Dubai Expo 2020 says five workers died during construction of world fair

Dubai Expo 2020 says five workers died during construction of world fair
The UAE has been evasive about work fatalities during the construction of the Dubai Expo 2020, however, on Saturday it acknowledged that five people died on-site when the massive world fair was built.
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Activists have called for a boycott of the Dubai Expo 2020 due to reports of human rights abuses in the UAE [source: Getty]

 Dubai’s Expo 2020 on Saturday acknowledged that five workers had been killed on-site during construction of the massive world’s fair, revealing for the first time overall statistics for worker fatalities.

Expo previously said that its 200,000 labourers who built the site worked some 240 million hours in its construction.

It had not offered any overall statistics previously on worker fatalities, injuries or coronavirus infections despite repeated requests from The Associated Press and other journalists.

The admission comes after the European Parliament last month urged nations not to take part in Expo, citing the United Arab Emirates' “inhumane practices against foreign workers” that it said worsened during the pandemic.

Ahead of Expo, businesses and construction companies are “coercing workers into signing untranslated documents, confiscating their passports, exposing them to extreme working hours in unsafe weather conditions and providing them with unsanitary housing,” the resolution said.

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At a press conference a day after the event’s opening, Expo spokesperson Sconaid McGeachin said the information about fatalities was previously available to journalists and referred reporters to a press release about a monument honouring the labourers who built the site from scratch, which offered no additional details. She said authorities would offer more information about casualties at a later, unspecified time.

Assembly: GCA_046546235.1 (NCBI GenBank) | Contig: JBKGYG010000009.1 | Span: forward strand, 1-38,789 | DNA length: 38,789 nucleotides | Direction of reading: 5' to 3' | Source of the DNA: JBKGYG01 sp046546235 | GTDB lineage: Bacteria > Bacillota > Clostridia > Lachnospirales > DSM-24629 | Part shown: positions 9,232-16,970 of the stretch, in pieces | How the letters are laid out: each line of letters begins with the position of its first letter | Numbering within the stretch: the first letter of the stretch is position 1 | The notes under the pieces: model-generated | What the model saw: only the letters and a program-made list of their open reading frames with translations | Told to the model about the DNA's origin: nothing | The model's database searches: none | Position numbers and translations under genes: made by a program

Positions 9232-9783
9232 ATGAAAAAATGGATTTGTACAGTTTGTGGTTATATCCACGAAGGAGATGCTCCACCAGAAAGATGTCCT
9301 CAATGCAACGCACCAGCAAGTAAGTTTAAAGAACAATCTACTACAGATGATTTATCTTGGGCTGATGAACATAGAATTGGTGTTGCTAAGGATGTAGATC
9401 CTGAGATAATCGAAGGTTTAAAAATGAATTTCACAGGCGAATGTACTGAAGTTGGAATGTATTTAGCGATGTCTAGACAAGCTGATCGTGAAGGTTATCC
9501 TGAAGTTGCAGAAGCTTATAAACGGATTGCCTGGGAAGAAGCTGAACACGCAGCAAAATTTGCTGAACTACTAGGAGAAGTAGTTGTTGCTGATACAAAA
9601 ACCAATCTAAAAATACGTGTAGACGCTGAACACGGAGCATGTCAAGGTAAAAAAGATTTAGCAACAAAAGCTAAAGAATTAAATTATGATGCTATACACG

McGeachin also acknowledged that authorities were aware of cases involving contractors “withholding passports” and engaging in suspect “recruitment practices" and workplace safety violations on site.

“We have taken steps to ensure those have been addressed and very much intervened in cases on that,” she said, without elaborating.

The UAE, an oil-rich sheikhdom that relies on low-paid migrant labour from Africa, Asia and Arab countries to keep its economy humming, faces long-standing criticism from human rights groups for treating those workers poorly. But officials have battled to present a positive image for Expo, the first world’s fair in the Middle East that seeks to show off Dubai’s pride and draw millions of foreign visitors.

Labourers in the UAE are barred from unionization and have few protections, often working long hours for little pay and living in substandard conditions.

Dubai's searing early autumn heat proved hazardous even for those visiting the site on its opening day Friday, with some tourists fainting in the 40 degree Celsius humid weather.